"Always Be Closing": Good for Hollywood, Bad for Selling

always be closingOne of my favorite character movies is Glengarry Glen Ross. There is a memorable scene in the movie where Alec Baldwin plays the part of a bullying Sales Leader attempting to motivate a team of underperforming real estate sales people.

Baldwin uses a line in the scene that I hear repeated often: "Always Be Closing."

While the dramatic scene earned Baldwin an Academy Award nomination, the expression is about as applicable to today's professional selling environment as the speeding stunts of "The Fast and the Furious" are to driving through city traffic. It might be entertaining to watch, but it's going to create one heck of a mess.

Now don't get me wrong, I am a realist and I understand that if we don't close business, we won't have jobs. However, in today's environment, buyers don't want to be closed, they want to make intelligent buying decisions. In fact, in many cases people who think they are being closed will fight against buying, even if they believe the overly aggressive sales person has the best solution.

Always Be Qualifying

Instead of ABCAlways Be Closing, I recommend you go with ABQAlways Be Qualifying. I know it isn't as flashy, and using it in your next sales meeting probably won't win you an academy award. However, living it out in customer engagements will likely win you the accolades of your customers and numerous sales awards.

So how do you put this into practice? The starting point lies in this simple selling axiom: Never try to sell anything to anyone, unless they have already told you that what you are about to sell them is what they want to buy.

You see, many sales people believe the best way to "close" customers is to tell them why we believe we have the right solution for themand to do so with enthusiastic conviction. Then, having given all the reasons our solution is right for the buyer, we are supposed to ask them the closing question and voila, we have ourselves a sale!

Unfortunately, these stories, no matter how convincing, don't address the real reason people buy from us. Customers buy when they believe that what they are buying is truly the best alternative based on their unique buying criteria.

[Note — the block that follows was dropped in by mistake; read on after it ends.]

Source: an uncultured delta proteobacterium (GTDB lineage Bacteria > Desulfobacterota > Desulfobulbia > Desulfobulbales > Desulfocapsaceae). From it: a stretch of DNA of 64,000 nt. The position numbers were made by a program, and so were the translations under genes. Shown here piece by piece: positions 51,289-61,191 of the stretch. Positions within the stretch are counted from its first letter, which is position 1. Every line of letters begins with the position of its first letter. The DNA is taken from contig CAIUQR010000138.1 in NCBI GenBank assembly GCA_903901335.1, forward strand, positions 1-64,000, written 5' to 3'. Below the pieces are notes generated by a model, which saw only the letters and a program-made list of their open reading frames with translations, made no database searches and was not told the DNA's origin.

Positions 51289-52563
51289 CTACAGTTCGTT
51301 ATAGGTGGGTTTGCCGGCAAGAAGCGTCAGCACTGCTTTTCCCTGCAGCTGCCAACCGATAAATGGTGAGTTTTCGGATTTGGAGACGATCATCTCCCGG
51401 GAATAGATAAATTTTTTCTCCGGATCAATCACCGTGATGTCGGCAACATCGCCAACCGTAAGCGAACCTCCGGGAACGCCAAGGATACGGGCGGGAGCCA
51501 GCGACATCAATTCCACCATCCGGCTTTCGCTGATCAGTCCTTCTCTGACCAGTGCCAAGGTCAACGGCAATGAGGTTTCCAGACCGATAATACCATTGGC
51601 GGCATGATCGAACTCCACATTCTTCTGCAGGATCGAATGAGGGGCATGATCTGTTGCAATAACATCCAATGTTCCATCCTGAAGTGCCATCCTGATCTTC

If we want to make more sales, our solutions must more closely resemble the buyer's criteria.

Putting It in Practice

So how do we make that happen? Always Be Qualifying. Even in the presentation we should be asking the right questions to make certain we are talking about the things that matter most to our buyer, and doing so in such a way that we provide the information our buyers need in order to know that we have the best solution.

This means we must:

  • Ask any and all questions necessary to fully understand their criteria, including the underlying impact they are seeking by making this purchase.
  • Confirm our understanding of their criteria and the impact they are seeking prior to making any recommendation so that what we are about to present is properly addressing the issues they deem important.
  • Present our recommendations in terms of their criteria by organizing our presentation based on the information the buyer deems useful, not the generic presentation WE find most compelling.

Closing a sale is something that should happen naturally as the result of our solution being a good fit for the prospect and the prospect being a good fit for our solution. When we have done our jobs properly, closing the sale isn't difficult, it is the natural next step for both buyer and seller.

Replacing the ABC of selling with ABQ may not make for as dramatic a movie scene, but it will produce dramatically better results for you and your customers.

The Guide to Sales Coaching from Axiom www.axiomsfd.com

Tony Lannom

Tony Lannom is Sales Director at AXIOM Sales Force Development. He works closely with Sales Leaders, Sales Trainers, and Sales Operations teams help sellers and managers to implement a radically different sales training approach that drives top sales performance.

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Topics: Better Opportunities, Better Selling

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